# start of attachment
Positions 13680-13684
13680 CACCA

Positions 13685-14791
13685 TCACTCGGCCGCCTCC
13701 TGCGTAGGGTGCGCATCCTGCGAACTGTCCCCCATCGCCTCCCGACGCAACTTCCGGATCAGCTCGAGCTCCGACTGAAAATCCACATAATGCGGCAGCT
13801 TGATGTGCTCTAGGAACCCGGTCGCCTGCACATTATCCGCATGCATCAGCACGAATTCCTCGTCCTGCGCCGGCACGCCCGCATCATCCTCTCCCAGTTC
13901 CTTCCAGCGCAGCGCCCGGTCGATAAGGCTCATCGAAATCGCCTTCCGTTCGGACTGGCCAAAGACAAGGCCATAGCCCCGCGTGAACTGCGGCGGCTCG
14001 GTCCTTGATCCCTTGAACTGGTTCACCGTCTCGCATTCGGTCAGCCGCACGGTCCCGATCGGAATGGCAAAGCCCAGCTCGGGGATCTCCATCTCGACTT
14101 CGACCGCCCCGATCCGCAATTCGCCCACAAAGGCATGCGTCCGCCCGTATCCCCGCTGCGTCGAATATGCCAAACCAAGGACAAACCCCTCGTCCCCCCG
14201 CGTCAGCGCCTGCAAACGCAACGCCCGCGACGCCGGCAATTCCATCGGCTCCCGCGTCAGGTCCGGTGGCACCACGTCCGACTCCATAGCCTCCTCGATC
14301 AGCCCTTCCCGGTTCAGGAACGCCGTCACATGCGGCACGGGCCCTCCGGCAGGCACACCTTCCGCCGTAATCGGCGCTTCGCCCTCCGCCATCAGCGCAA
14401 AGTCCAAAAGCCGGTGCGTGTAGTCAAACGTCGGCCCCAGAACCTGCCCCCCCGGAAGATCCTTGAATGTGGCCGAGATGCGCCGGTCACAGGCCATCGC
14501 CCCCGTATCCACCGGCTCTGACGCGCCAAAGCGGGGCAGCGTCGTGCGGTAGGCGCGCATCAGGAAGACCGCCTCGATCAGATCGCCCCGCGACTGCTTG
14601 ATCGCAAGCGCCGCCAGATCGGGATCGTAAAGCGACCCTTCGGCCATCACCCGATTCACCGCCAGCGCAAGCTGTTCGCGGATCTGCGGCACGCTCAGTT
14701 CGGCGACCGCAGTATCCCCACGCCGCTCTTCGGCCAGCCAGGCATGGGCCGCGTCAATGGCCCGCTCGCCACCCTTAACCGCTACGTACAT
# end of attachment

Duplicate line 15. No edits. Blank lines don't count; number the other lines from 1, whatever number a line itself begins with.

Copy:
14701 CGGCGACCGCAGTATCCCCACGCCGCTCTTCGGCCAGCCAGGCATGGGCCGCGTCAATGGCCCGCTCGCCACCCTTAACCGCTACGTACAT